With respect to the Internet, the report recommends that the States not exercise any kind of regulation that might violate the provisions of the American Convention on Human Rights or the American Declaration on the Rights and Duties of Man. "Those instruments allow for a broad interpretation of freedom of expression." The report mentions the situation of freedom of expression in some countries of the hemisphere. In particular, it expresses its concern over the situation of freedom of expression in Cuba and Peru.

With respect to Cuba, the Office of the Special Rapporteur considers that there is no freedom of expression. "Until changes take place that lead to democratization of the country and recognition of all other fundamental rights, it is impossible to develop the right to freedom of expression."

In Peru, the Special Rapporteur considers that the necessary guarantees for the full exercise of the right to freedom of expression do not exist. According to the report, "the main limitation on the freedom of expression is found in the existence of a systematic plan of harassment by the intelligence services and security forces that have ranged from threats and personal discrediting to acts that constitute serious human rights violations. In addition to this systematic plan one must add the passive attitude of the Judiciary, insofar as it does not undertake a serious and effective investigation of the abuses and crimes against journalists, and its active stance, as it is used as a mechanism for harassing and intimidating investigative journalists."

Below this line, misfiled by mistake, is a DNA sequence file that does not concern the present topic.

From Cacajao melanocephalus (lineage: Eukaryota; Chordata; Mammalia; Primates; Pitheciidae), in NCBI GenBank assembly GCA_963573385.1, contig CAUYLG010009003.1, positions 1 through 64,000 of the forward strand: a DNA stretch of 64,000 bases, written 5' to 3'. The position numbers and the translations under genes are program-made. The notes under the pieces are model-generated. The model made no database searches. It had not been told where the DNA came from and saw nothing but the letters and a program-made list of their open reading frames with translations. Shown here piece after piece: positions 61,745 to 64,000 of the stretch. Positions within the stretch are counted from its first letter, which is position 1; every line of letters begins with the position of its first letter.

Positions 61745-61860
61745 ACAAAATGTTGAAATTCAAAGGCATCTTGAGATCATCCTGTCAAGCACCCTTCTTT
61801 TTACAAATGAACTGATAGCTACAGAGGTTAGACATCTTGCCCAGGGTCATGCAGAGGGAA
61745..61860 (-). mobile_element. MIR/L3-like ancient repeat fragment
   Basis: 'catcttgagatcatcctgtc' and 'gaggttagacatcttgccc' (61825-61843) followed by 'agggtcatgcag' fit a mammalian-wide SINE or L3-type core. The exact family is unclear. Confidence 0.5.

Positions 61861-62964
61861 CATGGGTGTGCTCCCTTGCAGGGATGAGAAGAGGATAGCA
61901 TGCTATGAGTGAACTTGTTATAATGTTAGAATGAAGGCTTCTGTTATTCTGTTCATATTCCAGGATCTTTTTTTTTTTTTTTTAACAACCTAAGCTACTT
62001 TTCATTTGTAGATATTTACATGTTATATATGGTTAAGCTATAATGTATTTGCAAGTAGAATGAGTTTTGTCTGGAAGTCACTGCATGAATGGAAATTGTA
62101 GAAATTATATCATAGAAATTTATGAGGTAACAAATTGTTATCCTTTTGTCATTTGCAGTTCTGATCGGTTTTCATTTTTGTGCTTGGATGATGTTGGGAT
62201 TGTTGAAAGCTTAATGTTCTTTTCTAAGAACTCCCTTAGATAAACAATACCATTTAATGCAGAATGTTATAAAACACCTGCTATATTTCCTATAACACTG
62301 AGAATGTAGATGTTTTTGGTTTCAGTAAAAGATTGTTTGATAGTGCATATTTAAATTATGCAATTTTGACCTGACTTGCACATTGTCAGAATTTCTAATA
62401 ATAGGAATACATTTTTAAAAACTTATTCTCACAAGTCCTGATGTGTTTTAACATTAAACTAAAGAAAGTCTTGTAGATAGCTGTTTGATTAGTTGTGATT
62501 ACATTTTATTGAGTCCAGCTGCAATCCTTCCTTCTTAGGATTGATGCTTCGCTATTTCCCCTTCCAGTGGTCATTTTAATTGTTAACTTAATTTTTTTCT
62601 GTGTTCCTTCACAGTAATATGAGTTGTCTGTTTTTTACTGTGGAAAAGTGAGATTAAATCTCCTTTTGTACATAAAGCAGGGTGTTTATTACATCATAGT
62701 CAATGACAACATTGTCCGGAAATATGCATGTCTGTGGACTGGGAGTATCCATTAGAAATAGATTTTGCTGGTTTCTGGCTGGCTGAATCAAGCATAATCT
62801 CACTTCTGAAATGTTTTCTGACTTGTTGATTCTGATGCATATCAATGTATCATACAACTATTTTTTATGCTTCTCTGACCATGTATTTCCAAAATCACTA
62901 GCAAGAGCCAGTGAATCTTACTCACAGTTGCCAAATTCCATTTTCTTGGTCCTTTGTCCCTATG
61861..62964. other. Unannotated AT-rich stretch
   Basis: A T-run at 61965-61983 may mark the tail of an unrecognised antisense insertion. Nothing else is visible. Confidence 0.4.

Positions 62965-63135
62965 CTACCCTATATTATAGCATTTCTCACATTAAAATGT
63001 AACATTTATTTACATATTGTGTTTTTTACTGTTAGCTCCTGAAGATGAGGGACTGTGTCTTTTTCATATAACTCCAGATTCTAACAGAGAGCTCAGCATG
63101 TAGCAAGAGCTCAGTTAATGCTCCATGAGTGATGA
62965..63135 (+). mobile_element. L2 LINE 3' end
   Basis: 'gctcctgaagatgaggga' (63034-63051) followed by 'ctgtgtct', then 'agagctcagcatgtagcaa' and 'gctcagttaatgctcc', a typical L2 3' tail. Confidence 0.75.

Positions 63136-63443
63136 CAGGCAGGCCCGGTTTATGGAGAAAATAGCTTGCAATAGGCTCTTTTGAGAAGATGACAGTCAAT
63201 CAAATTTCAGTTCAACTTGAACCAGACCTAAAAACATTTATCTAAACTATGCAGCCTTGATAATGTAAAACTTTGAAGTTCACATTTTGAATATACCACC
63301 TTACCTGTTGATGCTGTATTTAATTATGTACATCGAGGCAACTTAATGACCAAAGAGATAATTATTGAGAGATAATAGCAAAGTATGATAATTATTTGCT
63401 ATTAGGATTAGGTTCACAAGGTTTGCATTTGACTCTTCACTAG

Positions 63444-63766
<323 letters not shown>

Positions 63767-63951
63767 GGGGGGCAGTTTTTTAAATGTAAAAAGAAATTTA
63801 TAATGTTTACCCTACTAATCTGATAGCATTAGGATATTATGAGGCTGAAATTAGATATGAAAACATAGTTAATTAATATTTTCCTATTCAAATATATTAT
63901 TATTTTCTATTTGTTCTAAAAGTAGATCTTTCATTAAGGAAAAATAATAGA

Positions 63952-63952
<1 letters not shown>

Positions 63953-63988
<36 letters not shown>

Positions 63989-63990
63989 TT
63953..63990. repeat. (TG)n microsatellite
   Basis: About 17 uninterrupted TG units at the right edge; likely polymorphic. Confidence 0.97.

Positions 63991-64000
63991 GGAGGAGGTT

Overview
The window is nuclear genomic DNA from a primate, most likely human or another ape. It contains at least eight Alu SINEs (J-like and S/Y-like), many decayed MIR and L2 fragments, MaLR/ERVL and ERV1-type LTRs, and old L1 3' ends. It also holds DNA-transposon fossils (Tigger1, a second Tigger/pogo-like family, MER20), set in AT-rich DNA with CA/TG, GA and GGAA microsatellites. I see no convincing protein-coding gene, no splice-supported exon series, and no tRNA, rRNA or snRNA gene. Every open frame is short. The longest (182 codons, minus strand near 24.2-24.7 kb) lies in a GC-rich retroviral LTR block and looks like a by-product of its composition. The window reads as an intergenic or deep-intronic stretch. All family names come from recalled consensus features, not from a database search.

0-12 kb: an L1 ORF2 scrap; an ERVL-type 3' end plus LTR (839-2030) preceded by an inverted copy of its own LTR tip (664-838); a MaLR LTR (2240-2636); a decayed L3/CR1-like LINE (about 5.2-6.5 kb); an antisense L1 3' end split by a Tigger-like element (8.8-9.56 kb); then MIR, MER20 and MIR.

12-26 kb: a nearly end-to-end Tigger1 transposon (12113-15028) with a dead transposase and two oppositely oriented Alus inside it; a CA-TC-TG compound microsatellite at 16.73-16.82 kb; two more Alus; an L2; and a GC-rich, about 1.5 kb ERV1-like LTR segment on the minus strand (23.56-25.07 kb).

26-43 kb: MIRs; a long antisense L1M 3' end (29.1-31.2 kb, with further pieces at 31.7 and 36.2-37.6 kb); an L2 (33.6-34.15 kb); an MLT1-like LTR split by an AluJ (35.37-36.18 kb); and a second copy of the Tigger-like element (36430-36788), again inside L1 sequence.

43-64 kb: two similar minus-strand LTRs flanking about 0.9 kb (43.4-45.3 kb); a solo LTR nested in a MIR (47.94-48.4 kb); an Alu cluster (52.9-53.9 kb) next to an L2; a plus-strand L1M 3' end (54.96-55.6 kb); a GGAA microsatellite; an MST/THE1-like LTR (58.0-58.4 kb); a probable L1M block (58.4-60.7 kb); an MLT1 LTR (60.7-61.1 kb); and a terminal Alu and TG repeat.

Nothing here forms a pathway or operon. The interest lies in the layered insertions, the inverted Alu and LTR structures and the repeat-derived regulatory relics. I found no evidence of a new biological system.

Finally, the report of the Special Rapporteur also makes mention of progress in the area of freedom of expression that has been attained in countries such as Panama and Argentina. In the case of Panama, Mr. Canton makes reference to the derogation of some "gag laws," an important step forward on the part of the Panamanian government to dismantle a legal framework restrictive of the freedom of expression. In the case of Argentina, the report highlights the existence of a bill that would modify the legislation on slander and libel. This proposed legislation is under consideration in the Argentine Senate; if approved, it could be an example for the rest of the countries of the hemisphere, and it would constitute one of the most significant advances in the area of freedom of expression and democratic progress.

Santiago A. Canton
Special Rapporteur for Freedom of Expression
Washington, D.C. May 11, 2000